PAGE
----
Writing on photography

Magnum’s Problems are Bigger than David Alan Harvey

Yesterday the Magnum Photo Agency announced that it was suspending long time member David Alan Harvey while it investigates a specific allegation of sexual harassment. This comes on the tail of several weeks of criticism, initially stemming from the discovery and subsequent exposure by Andy Day, Benjamin Chesterton and others that images by Harvey in the Magnum archive might show trafficked children forced to work in the Thai sex industry. This posed a range of ethical and legal problems for the agency, not least the fact that possessing and distributing images depicting child sex abuse is a criminal offence in many of the countries where Magnum operates, including the UK. Magnum’s response, last week, was to take their entire archive offline. It has since been relaunched but now requiring users to register for access.

More troubling and less easily addressed was Harvey’s role in the main photograph under scrutiny, where he appeared to occupy the perspective of a prospective abuser. As many including Amanda Mustard pointed out on Twitter, he also has something of a reputation for inappropriate behaviour in the industry. All of this, one suspects, contributed to Magnum’s board voted to suspend Harvey, as much as the specific claims it is now investigating. This suspension is, to my knowledge, unprecedented. Magnum is after all notable for being photographer owned, and its photographers hold the final say on many important points of its operation (a model which has led more than one Magnum insider to describe the annual general meetingas a ‘complete shitshow’ of clashing egos).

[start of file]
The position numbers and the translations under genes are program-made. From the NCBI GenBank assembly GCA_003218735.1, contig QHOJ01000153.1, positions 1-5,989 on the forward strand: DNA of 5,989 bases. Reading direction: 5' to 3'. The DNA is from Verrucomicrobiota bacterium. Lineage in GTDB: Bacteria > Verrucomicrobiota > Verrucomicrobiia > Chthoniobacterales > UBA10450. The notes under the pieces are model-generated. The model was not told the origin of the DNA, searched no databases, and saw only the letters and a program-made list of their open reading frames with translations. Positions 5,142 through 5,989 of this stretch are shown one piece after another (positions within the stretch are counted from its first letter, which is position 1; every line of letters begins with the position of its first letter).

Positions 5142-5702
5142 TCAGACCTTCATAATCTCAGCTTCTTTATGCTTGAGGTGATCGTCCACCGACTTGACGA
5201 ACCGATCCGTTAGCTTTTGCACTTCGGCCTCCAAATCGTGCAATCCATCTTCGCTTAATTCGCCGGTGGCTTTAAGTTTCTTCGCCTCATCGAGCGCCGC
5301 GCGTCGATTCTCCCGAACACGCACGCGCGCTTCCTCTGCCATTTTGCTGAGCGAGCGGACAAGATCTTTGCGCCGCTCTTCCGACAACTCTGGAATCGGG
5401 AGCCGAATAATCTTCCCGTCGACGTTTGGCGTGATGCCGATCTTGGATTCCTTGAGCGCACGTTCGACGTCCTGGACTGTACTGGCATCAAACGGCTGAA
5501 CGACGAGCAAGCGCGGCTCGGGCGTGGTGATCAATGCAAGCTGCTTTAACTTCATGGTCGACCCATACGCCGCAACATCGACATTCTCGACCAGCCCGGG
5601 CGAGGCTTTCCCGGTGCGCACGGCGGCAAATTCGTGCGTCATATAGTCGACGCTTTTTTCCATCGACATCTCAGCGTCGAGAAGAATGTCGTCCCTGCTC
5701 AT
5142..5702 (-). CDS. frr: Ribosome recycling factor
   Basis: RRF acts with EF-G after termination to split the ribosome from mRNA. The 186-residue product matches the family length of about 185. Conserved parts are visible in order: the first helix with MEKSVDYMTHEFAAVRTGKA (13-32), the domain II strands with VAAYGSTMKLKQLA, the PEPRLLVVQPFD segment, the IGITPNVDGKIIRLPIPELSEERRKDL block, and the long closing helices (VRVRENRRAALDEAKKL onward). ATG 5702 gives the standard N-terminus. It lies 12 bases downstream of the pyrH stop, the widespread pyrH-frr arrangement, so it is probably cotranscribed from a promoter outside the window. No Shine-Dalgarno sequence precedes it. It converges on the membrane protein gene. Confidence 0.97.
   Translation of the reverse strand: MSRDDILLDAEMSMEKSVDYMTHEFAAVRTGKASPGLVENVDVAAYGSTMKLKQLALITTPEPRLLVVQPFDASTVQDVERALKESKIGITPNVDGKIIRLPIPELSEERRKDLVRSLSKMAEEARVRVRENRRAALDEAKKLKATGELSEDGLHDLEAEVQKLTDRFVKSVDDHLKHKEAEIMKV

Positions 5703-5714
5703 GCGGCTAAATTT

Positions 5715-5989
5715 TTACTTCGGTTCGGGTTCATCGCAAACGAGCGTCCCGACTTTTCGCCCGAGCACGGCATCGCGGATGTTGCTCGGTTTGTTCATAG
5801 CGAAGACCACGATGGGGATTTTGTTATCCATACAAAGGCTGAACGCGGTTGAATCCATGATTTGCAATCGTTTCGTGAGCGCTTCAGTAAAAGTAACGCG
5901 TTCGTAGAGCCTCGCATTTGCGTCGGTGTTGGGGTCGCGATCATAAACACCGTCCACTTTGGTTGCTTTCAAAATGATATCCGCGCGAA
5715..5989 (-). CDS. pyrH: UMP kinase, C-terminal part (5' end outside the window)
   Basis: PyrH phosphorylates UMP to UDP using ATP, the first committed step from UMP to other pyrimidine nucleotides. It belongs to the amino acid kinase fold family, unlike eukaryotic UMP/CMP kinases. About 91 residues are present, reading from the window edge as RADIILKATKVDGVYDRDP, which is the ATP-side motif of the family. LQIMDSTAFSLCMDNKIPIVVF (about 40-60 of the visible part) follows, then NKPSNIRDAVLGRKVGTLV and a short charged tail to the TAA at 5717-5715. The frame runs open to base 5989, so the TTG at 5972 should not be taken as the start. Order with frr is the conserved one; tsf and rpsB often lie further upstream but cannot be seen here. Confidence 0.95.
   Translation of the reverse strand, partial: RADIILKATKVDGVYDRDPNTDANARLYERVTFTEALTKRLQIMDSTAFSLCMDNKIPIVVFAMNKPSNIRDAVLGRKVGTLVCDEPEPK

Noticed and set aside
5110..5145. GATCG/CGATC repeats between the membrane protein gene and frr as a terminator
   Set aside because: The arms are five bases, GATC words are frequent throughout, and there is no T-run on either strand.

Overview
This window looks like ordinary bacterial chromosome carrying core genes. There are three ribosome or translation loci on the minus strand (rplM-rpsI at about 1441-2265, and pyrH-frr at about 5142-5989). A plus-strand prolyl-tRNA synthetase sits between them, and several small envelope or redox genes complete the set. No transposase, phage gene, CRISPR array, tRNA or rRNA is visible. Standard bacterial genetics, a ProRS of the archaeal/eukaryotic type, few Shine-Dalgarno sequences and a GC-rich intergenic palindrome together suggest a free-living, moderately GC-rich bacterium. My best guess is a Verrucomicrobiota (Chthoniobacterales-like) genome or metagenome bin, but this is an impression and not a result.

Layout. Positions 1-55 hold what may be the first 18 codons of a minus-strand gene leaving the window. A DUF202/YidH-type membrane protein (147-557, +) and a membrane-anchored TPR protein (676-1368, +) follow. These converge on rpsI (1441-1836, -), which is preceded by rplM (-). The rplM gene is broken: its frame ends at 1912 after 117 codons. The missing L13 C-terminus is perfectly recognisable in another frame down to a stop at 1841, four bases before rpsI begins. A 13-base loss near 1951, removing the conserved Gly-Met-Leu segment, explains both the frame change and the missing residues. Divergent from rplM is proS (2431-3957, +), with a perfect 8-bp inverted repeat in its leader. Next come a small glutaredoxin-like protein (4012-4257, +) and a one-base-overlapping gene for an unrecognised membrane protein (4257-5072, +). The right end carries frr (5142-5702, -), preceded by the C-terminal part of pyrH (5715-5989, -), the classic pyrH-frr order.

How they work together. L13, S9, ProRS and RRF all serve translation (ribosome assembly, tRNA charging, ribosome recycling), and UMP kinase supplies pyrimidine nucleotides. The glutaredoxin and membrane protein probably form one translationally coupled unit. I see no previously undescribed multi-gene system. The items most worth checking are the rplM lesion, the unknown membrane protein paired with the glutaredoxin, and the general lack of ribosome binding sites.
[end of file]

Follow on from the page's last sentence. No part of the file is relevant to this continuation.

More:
At the same time that photographer centric model has increasingly rubbed up against hard economic reality. Magnum has in recent years sought to revitalise it’s business model in the face of shrinking editorial budgets, and under the direction of David Kogan and subsequent CEOs has increasingly branched out into new commercial territory, trading on the near household name status of the Magnum brand. Instagram print sales, international workshops, and commercial partnerships are amongst the ways that the agency is now successfully generating income. Clearly as that brand becomes as much of a commodity as the images associated with it, the need to protect it increases considerably. In 2018, in the wake of a number of sexual harassment accusations in the wider industry, Magnum introduced a code of conduct for its photographers (the document Harvey’s conduct has apparently contravened).